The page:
What if traditional ‘language’ courses came with a disclaimer?

Disclaimer:

The course you are enrolling in is a traditional language course. Almost nothing we do this semester will contribute to language acquisition. This course is focused on language as an artefact, and so we will be discussing grammar, analysing syntax, memorising morphology, rote-learning vocabulary associations with our L1, and translating sentences back and forth as a form of practice, with no attention to the communicative meaning or purpose of those sentences (if they had any).

We will definitely not be using language to communicate, develop any communicative ability, learn to read effectively, to understand or communicate in our target language. In fact, less than 5% of what we do in the course will be useful if that is your hope, and the ability of the other 95% of our explicit teaching to contribute to you acquiring the language is slim to none.

The memorised explicit knowledge you can expect to gain in this course will primarily be useful in taking tests on explicit knowledge, taking further courses of the same kind, or vaguely pursuing linguistics somewhere down the track. Otherwise it will be quickly forgotten.

Time: one reason why seminaries won’t (ever) embrace language acquisition

The problem with an acquisition-based program in a seminary setting is time.

A standard, seminary-type language course represents a 2-semester sequence in which students get drilled through a traditional grammar explanation of the language, with some practice on translating Greek passages to English, and are expected by the end of those 2 semesters to be able to translate easier portions of Greek into English, and explain the grammar of those texts (Mark, John, being likely candidates). Then you let them loose on upper level exegesis courses with the expectation that they’ll manage to translate more difficult texts in the NT corpus, because if you know a finite-grammar, you can translate finite-texts.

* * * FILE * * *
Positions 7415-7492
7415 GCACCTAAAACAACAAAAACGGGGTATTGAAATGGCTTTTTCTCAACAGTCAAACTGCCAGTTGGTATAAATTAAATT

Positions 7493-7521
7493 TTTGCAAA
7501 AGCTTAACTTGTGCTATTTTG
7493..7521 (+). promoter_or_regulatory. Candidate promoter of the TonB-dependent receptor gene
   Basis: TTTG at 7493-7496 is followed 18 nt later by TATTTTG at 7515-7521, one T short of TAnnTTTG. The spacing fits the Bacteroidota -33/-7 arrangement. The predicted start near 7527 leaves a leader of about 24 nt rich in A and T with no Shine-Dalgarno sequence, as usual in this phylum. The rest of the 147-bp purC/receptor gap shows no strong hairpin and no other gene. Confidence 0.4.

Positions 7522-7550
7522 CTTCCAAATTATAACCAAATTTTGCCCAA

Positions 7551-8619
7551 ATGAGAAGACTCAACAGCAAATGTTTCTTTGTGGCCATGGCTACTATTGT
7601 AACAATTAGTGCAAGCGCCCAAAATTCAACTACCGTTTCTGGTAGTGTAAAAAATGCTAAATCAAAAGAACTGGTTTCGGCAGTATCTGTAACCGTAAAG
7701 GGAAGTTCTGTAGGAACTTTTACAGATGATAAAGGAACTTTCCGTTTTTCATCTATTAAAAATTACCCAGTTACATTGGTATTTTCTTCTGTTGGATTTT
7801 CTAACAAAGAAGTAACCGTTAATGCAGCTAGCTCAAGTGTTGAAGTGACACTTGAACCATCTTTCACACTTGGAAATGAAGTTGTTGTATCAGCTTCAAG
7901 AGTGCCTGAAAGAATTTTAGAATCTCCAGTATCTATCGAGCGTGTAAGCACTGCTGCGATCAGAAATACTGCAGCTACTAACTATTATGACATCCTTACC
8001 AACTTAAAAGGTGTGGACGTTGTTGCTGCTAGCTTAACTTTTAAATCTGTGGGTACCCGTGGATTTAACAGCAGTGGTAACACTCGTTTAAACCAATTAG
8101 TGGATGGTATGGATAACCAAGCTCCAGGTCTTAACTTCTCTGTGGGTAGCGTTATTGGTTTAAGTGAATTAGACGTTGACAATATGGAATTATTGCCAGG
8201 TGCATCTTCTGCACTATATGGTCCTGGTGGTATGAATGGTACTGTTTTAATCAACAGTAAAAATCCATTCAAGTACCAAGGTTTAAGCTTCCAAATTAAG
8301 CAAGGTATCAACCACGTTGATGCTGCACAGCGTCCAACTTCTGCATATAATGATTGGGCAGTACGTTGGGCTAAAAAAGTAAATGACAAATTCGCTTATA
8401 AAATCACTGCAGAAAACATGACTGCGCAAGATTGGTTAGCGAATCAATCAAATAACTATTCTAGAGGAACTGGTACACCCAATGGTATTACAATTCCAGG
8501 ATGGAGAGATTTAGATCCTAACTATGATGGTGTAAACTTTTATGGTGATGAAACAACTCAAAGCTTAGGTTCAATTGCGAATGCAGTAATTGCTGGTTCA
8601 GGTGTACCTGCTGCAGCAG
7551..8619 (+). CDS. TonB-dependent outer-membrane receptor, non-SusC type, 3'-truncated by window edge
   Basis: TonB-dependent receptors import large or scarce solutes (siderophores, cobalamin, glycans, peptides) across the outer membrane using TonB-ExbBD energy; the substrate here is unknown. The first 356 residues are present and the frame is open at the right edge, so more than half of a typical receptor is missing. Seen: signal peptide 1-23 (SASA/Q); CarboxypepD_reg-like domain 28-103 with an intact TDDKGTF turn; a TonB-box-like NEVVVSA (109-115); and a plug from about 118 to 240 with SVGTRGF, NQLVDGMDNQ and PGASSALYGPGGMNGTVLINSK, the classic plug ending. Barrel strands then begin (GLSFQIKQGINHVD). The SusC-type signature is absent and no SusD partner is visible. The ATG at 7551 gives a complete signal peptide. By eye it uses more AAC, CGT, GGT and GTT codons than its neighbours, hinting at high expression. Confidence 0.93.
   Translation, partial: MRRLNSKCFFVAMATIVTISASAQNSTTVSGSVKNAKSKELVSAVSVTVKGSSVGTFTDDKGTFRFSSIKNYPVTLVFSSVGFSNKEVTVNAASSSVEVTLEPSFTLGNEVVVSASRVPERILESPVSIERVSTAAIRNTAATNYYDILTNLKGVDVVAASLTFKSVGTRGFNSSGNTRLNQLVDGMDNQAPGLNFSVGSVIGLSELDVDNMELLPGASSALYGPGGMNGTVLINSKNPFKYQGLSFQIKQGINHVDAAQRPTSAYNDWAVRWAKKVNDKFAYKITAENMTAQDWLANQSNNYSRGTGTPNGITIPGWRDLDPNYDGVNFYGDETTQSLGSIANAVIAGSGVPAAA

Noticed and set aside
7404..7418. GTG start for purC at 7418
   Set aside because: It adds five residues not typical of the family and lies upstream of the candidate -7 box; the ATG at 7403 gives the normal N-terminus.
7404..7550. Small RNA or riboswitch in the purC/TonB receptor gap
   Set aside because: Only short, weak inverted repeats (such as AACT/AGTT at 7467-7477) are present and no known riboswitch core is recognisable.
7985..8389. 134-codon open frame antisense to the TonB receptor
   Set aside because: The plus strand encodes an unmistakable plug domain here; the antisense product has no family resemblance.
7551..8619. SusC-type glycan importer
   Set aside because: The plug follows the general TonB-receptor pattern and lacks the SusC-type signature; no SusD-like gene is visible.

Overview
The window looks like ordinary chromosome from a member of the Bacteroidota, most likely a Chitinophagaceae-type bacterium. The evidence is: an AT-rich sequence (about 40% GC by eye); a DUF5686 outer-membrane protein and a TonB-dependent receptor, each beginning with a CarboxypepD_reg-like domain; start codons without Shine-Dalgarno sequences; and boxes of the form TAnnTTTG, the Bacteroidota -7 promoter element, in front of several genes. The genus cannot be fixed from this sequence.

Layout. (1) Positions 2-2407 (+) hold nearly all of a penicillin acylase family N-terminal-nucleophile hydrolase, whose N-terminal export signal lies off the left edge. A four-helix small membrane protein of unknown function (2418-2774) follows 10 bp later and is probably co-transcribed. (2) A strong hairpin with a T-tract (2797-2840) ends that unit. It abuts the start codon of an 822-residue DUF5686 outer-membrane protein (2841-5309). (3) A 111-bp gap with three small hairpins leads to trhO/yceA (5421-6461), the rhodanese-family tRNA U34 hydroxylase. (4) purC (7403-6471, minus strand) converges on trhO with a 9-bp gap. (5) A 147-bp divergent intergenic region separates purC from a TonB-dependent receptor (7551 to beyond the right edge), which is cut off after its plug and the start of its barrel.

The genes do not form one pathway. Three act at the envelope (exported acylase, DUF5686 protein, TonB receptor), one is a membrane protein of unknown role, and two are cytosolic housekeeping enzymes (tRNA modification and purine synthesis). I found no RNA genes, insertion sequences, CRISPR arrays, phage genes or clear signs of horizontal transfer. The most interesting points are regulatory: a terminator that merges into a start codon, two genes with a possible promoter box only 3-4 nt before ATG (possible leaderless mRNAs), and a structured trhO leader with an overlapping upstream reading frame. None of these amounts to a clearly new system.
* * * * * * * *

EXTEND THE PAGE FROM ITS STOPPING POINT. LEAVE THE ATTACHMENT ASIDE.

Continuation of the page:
I’m critical of this for various reasons, which are not new here: acquisition vs. knowledge, the linguistic validity of a grammar course divorced from modern linguistics, and questions about ultimate attainment and ongoing utility. In my view, if this is really the approach one wishes to take, you should offer a 1 semester course in “The linguistics of NT Koine Greek” and cram it all in there – because if you’re teaching content, you can just teach content. You can stop pretending that this equips students to read the New Testament in Greek in any proficiency-based sense.

But, I do acknowledge that there is a very significant hurdle for adopting a acquisition-driven Comprehensible-Input-based approach. And that is time. The driving determiner of how far a student will get, disregarding learner internal constraint, is basically time. Well, quality and quantity of input. Assuming we can provide quality input, then it becomes a quantity question.

Lately I’ve been listening to a lot of the episodes of “Tea with BVP”, a second-language acquisition radio-show/podcast that ran for 3 years. There’s a lot of good content on it, and a lot of pointers to other things. As part of my follow-up, I have been reading “Setting Evidence-Based Language Goals”  (Foreign Language Annals 49 3 (2016):434-454) by Goertler, Kraemer, and Schenker, which examines target benchmarks for the German program at MSU (where Bill VanPatten also is, and which runs on CI-based principles).